Annie’s Recovery Story
It was the summer of 2006 and here I was, sitting in a mental hospital talking to a psychiatrist. ‘You’re mentally ill,’ he said. I was appauled and said, ‘how dare you, I am not mentally ill, no one in my family has ever had a mental illness and everything I have told you is the truth, I have no time for this rubbish,’ I said. ‘I run a business and I am taking a degree also, I want out of this hospital, you have no right to keep me here, I am too busy for this’. As I was of no danger to anyone or myself, they released me. My son was appauled, he kept saying ‘Mummy you’re not well, your thought aren’t quite right.
At the time I was just recovering from a trauma a few months earlier, I had my drink spiked whilst visiting London. To me, it was logical that I was suffering from PTSD, why could the psychiatrist not see that, I had proof it happened. I received horrible phone calls and text messages from these people afterwards. I had their phone numbers logged in my mobile phone. As time went by my thoughts became more disturbed, I believed that I was at the centre of a conspiracy. I believed my computer had spy ware, my phone and mobile were bugged and I believed I was being communicated with via my TV, I believed that a group of people wanted me to suffer and by the time I was 50, they would have me in prison.
Sleepless, paranoid, frightened and exasperated, I told my story to anyone who would listen. Soon people stopped listening and I found I was very alone. So I started drinking bottles of wine to sleep and to self-medicate. This made the situation worse and I started to believe that during sleep I was taken from my bed to my men from London. Then, I looked for help and spent six weeks in hospital. I had a fantastic psychiatrist who sat me down and explained, ‘your brain is not functioning properly, the chemicals in your brain are unbalanced, with medication you will be well again.’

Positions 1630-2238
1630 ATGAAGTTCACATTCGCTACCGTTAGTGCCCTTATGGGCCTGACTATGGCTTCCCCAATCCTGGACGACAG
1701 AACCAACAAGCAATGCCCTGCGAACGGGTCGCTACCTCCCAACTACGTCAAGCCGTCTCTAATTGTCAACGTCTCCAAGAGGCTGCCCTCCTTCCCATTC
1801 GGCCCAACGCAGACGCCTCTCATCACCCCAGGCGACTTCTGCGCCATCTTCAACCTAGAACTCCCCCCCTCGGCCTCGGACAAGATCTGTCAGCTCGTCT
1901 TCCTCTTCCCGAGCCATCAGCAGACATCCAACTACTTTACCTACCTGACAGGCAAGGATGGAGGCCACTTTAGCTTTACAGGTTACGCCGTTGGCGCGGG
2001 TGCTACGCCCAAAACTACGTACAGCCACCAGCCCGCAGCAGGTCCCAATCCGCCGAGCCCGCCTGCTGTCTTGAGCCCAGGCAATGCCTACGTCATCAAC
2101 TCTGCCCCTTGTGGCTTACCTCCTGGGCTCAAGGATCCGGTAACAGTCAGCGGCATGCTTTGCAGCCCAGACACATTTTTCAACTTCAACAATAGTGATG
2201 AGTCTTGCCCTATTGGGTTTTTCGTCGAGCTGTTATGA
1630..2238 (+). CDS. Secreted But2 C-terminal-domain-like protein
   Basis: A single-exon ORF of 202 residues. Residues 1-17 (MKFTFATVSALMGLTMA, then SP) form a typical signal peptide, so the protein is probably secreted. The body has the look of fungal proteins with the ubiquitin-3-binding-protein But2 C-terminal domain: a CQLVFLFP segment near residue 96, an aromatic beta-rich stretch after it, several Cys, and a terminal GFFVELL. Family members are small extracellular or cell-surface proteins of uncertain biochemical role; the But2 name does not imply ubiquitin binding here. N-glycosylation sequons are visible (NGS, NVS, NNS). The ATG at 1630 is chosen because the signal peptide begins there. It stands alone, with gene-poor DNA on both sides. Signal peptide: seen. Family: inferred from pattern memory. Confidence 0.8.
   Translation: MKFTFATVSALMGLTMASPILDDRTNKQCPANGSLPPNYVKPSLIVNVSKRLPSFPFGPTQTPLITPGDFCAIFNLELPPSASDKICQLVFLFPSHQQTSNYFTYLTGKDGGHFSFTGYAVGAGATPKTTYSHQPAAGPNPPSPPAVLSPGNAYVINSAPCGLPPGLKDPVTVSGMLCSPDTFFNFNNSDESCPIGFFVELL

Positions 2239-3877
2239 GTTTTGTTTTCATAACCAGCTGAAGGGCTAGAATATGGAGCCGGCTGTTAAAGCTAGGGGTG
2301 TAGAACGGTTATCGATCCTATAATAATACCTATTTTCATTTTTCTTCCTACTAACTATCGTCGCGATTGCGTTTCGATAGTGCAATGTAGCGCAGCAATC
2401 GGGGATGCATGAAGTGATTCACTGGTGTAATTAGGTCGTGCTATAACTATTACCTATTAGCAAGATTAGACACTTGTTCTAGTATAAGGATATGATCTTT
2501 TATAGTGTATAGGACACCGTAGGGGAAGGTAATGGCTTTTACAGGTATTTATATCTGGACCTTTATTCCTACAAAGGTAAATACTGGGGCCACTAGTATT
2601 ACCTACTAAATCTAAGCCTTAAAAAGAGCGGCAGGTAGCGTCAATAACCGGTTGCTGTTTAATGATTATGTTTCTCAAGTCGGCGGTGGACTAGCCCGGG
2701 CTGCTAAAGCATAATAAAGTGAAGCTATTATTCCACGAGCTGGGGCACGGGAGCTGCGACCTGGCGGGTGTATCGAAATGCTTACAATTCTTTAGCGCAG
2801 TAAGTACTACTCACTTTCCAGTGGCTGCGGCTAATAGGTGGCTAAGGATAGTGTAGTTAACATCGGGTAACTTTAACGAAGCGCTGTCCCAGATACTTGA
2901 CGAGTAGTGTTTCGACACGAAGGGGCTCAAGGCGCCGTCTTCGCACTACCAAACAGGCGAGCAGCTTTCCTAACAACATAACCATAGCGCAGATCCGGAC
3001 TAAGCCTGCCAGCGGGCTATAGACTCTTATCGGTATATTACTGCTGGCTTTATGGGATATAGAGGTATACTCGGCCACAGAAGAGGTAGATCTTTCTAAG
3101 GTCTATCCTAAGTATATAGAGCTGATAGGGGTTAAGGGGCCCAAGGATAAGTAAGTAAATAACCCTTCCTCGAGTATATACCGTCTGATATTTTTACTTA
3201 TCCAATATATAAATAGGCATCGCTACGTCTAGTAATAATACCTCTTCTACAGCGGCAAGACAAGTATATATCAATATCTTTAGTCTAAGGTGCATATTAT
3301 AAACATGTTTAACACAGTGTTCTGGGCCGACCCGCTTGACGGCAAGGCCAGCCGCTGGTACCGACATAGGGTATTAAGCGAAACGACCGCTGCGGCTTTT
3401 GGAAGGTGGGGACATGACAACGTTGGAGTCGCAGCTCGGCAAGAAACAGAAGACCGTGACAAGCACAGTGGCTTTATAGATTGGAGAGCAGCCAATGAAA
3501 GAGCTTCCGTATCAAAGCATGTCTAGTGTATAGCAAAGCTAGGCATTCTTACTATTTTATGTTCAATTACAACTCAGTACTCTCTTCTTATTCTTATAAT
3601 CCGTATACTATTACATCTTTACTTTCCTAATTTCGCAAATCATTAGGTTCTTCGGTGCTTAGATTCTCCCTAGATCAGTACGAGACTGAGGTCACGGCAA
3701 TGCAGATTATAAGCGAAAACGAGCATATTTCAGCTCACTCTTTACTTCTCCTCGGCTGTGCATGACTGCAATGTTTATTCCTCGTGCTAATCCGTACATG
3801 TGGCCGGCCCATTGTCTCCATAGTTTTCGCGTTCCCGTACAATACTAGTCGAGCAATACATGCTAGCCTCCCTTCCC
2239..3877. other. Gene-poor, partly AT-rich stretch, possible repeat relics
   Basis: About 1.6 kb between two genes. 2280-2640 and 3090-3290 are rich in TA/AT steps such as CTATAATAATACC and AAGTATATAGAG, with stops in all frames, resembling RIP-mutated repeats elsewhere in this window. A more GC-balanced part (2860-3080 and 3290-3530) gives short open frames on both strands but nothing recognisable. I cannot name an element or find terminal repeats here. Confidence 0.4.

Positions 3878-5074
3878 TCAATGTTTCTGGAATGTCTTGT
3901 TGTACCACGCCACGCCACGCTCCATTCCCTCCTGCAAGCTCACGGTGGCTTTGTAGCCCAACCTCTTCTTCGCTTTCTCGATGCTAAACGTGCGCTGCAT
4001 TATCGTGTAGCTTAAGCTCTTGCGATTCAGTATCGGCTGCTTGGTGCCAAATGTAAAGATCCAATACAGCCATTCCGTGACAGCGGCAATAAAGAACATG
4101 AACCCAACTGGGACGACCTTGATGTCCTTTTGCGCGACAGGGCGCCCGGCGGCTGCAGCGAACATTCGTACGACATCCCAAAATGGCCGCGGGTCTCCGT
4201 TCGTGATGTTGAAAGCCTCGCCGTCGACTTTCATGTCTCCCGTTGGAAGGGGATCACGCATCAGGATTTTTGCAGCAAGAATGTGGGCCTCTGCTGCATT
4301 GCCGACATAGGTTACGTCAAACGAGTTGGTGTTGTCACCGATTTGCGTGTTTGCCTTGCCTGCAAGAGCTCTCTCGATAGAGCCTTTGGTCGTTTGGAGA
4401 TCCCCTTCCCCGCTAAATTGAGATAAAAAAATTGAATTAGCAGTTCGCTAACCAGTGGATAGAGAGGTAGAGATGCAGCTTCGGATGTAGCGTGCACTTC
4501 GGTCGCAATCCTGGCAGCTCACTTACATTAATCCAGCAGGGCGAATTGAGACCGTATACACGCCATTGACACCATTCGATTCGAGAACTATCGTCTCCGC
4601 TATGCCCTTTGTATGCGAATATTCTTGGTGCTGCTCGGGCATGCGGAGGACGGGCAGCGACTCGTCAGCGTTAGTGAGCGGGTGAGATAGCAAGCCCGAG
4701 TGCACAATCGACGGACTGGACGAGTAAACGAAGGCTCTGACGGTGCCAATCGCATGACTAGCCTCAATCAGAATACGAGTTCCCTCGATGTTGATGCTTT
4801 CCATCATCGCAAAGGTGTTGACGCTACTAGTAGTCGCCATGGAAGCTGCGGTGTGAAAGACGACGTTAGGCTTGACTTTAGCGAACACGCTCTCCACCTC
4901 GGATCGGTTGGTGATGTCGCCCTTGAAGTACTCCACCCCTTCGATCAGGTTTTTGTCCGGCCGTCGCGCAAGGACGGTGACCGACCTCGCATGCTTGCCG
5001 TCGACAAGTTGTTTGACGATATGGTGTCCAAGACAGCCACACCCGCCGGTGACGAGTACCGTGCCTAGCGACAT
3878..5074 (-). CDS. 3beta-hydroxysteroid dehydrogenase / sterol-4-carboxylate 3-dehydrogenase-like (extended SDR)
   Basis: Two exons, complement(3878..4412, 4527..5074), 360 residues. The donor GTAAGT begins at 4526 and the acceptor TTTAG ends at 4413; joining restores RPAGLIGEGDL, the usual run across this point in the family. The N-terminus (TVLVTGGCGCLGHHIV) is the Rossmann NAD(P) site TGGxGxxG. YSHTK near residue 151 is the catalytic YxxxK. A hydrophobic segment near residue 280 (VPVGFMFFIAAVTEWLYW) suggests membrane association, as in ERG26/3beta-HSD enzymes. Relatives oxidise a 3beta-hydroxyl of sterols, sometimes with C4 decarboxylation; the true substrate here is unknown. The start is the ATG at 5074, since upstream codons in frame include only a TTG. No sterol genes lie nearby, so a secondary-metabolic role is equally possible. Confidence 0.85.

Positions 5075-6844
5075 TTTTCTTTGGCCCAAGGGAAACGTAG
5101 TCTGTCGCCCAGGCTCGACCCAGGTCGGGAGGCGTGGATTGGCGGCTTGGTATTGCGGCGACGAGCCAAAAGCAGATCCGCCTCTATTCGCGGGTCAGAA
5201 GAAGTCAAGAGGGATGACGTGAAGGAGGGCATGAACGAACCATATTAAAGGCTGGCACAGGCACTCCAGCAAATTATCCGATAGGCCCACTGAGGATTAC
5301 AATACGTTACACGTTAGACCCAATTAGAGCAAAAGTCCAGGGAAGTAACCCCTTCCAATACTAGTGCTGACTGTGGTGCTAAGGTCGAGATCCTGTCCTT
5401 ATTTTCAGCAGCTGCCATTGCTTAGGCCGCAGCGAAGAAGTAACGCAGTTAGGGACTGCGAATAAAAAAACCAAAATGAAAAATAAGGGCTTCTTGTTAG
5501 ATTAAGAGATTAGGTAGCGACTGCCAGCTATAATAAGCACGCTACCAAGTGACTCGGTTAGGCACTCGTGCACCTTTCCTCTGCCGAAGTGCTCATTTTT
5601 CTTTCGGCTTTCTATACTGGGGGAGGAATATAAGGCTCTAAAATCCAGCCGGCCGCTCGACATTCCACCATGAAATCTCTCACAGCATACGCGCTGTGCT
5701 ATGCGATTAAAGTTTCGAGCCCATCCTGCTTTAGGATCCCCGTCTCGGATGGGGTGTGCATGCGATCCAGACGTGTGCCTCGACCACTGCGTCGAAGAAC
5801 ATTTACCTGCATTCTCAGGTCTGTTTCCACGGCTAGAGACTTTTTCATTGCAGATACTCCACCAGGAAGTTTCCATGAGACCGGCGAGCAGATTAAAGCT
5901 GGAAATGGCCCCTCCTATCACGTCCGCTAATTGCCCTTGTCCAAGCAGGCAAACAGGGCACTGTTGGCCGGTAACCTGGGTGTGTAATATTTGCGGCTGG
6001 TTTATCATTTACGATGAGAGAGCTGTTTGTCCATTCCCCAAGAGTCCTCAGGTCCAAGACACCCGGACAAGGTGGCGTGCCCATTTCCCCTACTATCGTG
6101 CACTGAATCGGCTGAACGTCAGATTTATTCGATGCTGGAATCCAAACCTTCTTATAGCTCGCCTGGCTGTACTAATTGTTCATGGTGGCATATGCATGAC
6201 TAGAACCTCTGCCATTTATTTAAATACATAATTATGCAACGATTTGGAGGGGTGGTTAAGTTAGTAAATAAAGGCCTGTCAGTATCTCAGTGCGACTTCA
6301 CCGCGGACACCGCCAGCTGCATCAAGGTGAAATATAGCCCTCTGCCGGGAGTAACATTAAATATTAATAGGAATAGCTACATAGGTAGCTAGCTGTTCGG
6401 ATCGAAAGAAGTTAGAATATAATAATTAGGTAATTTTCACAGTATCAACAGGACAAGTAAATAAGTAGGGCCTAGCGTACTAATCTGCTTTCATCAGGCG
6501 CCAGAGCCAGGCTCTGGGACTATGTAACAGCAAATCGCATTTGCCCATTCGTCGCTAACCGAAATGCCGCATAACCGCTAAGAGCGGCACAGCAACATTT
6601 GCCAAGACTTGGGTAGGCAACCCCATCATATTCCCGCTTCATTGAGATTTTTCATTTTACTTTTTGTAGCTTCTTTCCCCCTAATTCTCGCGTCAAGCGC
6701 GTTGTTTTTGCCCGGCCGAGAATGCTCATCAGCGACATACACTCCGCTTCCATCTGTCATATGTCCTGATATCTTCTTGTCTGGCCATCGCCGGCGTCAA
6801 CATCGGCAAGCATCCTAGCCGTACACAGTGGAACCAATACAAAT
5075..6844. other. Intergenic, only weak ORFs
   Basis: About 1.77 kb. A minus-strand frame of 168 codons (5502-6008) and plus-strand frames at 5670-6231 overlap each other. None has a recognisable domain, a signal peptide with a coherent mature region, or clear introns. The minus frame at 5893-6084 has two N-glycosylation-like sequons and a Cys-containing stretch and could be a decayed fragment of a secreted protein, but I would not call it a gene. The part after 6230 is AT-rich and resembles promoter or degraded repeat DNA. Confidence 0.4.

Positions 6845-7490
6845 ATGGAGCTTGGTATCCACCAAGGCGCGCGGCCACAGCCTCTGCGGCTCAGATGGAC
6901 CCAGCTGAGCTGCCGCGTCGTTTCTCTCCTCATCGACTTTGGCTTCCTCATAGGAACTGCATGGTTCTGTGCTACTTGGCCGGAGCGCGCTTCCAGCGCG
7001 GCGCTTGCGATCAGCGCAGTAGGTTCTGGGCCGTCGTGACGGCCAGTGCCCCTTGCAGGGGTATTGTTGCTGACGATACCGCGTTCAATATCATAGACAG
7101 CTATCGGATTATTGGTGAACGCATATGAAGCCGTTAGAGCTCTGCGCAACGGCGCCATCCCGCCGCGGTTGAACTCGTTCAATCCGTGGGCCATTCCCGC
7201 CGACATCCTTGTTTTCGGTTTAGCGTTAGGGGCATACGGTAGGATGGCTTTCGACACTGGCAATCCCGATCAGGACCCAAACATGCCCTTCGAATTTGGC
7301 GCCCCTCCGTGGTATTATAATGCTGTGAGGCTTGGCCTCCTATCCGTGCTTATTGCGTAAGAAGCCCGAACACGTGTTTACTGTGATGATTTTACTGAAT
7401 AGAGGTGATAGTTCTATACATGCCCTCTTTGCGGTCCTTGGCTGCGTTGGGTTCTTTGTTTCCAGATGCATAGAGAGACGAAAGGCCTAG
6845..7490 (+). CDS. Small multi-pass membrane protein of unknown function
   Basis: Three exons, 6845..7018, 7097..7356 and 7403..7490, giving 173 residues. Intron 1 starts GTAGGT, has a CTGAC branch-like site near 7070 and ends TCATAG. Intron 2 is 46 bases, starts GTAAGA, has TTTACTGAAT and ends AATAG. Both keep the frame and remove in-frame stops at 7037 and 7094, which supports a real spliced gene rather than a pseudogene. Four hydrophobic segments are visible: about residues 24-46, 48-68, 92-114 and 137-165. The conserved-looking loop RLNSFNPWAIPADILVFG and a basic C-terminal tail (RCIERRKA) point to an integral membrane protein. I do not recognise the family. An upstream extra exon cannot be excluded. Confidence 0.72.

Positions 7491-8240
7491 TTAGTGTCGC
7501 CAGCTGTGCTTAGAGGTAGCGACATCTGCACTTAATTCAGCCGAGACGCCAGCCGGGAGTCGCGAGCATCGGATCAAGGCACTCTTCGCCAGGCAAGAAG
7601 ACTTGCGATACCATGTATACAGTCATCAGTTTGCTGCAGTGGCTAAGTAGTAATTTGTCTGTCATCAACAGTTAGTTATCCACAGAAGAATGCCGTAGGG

True to his word, I was well again, but I had done a lot of damage. I had destroyed a lot of trust between myself and my business partner accusing him of dishonesty. I got my degree but the marks could have been better. But more to the point I destroyed a lot of relationships. My youngest son who was only 19 decided he never wanted to see me again, that I was ‘nuts’. My mother said she was frightened of me and never to darken her door again. My best friend visited me in hospital in the early stages of my recovery but I haven’t seen or heard from her since.
Mental illness has such a stigma. I was ill, not bad or dangerous in any way. When I was ill, I never harmed a spider. I talked rubbish, was frightened and more than anything very, very lonely.
MIND say ‘you have more chance of being hit by lightening than being hurt or killed by anyone with a mental illness.
One in four adults will experience mental health problems at some point in their lives and 87% of people with mental health problems reported the negative impact of stigma and discrimination on their lives, according to a Stigma Shout survey.
The general consensus is that I got ill through a combination of stress and trauma I suffered in London. Since taking medication, which successfully manages my psychosis, I am as normal as you are. What is normal/ I don’t have strange belief anymore, I know I am not being taken from my bed and I am not going to jail when I am 50.
Have the illness was just a blip in my life. It is one part of who I am and will not define me. Anyone can become ill, it does not discriminate. Stress, a trauma, an illness, a bereavement, a divorce, an accident, drugs, can all trigger off a psychosis.
I was 40 years old when I took ill. I never in my life imagined it would happen to me, but it did and I survived. Now I live a normal life again with medication.